As the cannabis industry continues to mature it is critical that businesses prioritize workplace safety. It should be a top priority of all businesses to keep their workers and workplace safe. While it is a relatively safe industry compared to others there are still common general industry injuries such as slip trips and falls, and there are also unique hazards like repetitive motion injuries for trimmers and sensitivity and allergic reactions to cannabis dust. Educating workers on these common and unique hazards and symptoms, as a part of your business’s worker safety training, is important to keep workers safe. There is a myth going around in the industry that OSHA does not enforce federal laws when it comes to Cannabis operators due to it being federally illegal. OSHA actually does enforcement in the Cannabis industry and there are several violations on record for operators. We’ve seen first-hand, warning letters issued to operators on the required OSHA SOPs that are mandated by federal law. Workers deserve a safe place to work.

Chemical Hazards

One of the biggest worker safety hazards in cannabis operations is chemical hazards. Pesticide exposure is an issue for every cultivation and flammable and explosive material are issues for many extraction facilities. It is imperative that every business have a compliant Hazard Communication Plan for workers so they know the chemical dangers in the facility and how to prevent them. In Cultivations it is also extremely important to follow the EPA’s Worker Protection Standard that requires training employees and for the business to meet standards to minimize pesticide exposure

Product Liability

One of the things this industry is learning, and will learn more over the coming years, is that those who make products available to the public are held responsible for the injuries those products cause, under state and federal tort laws. Essentially producers and sellers of a product have a ‘duty of care’ to sell safe products. What may surprise some is that just because your product passes state required testing does not absolve you of negligence or liability. There are trial lawyers right now going after businesses whose product passed the required testing but failed after a secret shopper bought and tested the product and found dangerous contaminants. Once your product is sold your liability of its safety never ends. While most businesses do care about product safety, and have measures in place to ensure it’s safety, if it is not documented in the eyes of the law it never happened. This is why Good Manufacturing Practices (GMP) and Quality Management Systems (QMS) are imperative to defend yourself legally from product liability.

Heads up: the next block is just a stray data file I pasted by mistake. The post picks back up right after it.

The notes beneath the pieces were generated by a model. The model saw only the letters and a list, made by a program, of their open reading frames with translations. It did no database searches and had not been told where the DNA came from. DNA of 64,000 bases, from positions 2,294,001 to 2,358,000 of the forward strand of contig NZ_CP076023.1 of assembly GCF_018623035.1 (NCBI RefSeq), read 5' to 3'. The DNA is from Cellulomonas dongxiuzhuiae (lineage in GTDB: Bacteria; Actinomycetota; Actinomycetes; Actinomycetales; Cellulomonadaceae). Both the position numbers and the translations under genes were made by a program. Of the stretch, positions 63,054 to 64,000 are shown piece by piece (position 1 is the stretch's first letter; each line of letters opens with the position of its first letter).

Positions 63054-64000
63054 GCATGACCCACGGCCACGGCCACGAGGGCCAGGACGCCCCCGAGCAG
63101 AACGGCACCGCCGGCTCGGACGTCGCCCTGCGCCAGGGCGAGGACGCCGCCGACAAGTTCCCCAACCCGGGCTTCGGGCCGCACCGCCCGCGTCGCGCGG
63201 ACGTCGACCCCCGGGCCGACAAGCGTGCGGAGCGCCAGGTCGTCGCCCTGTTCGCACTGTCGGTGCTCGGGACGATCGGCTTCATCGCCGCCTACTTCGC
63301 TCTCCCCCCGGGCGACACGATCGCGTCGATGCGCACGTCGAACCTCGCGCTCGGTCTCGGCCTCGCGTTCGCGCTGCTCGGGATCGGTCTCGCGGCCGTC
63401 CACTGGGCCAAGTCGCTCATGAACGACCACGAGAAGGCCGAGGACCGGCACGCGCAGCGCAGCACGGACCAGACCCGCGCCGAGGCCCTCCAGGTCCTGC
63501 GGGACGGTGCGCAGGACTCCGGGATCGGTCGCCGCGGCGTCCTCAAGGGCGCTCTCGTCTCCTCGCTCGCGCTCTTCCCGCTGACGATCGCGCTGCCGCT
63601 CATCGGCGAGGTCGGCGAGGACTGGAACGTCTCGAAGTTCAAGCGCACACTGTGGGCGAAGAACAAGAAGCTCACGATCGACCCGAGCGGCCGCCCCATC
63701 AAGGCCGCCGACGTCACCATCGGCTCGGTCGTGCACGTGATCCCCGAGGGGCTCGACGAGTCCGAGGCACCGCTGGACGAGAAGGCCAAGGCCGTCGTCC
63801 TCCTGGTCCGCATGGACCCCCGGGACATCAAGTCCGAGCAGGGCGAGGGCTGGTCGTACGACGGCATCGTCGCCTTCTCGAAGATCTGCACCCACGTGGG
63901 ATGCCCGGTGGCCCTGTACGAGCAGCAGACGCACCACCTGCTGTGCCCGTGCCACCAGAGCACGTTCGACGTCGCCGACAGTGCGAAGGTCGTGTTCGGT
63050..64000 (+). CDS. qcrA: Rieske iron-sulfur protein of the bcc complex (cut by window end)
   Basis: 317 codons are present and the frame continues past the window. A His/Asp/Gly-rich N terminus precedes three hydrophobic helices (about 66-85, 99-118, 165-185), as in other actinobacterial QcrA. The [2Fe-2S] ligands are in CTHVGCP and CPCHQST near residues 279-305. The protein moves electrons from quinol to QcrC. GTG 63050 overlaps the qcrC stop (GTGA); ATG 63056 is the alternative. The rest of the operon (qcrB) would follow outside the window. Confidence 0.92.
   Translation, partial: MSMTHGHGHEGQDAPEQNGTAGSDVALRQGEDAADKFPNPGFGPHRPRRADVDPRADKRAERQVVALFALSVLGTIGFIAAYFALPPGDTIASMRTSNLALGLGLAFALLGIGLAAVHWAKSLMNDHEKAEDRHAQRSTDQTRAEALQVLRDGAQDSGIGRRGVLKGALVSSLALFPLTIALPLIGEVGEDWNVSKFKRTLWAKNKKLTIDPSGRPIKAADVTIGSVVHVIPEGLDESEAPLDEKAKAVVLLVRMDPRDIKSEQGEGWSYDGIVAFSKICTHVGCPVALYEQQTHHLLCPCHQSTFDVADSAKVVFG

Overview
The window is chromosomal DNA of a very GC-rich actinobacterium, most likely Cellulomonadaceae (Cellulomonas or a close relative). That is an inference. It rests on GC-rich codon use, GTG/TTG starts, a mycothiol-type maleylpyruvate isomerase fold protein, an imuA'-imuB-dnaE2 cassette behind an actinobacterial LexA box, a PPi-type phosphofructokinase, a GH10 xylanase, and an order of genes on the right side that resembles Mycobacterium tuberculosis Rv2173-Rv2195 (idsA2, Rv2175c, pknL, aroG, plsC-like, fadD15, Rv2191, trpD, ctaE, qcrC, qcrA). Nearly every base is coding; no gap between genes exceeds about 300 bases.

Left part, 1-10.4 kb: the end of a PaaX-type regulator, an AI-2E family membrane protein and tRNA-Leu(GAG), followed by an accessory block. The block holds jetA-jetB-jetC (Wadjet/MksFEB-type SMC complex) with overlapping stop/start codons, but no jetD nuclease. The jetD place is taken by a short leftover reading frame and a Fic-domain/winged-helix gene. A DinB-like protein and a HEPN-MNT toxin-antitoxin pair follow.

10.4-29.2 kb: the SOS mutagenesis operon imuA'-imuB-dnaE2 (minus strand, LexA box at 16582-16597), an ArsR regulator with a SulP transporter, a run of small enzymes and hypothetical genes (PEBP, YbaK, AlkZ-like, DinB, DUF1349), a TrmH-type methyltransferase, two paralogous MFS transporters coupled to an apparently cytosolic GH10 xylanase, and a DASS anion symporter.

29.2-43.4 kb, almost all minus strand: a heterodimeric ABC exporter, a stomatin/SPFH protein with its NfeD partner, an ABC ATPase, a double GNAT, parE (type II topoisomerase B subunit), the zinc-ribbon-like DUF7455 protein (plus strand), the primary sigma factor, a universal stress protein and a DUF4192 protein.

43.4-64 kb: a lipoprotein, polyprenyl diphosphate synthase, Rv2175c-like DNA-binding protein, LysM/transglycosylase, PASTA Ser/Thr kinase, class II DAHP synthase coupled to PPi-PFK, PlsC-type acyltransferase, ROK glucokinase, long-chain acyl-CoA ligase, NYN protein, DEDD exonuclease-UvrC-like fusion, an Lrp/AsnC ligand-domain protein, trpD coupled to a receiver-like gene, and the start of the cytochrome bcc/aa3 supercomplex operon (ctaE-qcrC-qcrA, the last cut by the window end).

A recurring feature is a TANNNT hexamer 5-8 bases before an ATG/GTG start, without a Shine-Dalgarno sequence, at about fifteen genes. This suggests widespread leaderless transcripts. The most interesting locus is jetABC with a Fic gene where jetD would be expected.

These are just a few of the ways in which a Cannabis operator can manage the compliance risks, even with the challenges the industry currently is facing. Having a plan such as a safety program that supports compliance efforts and reduces the overall risks is a win-win situation for operators, workers and the general public. If your company is looking for a worker safety program, reach out to us for more information. 

ICS Consulting specializes in Compliance based services, such as Third-Party State Regulatory Audits, State and Local License Application Support, Technical Writing, Standard Operating Procedures Development, Worker Safety, QMS, OSHA Compliance, Metrc Seed-to-Sale Support, Compliance Operations Training, Employee Retention Solutions, and Employee Onboarding. For more information on how ICS Consulting Service can help your Cannabis Business, book a free 30-minute consult and we'll help you map out your next steps to be successful in the Regulated Cannabis Industry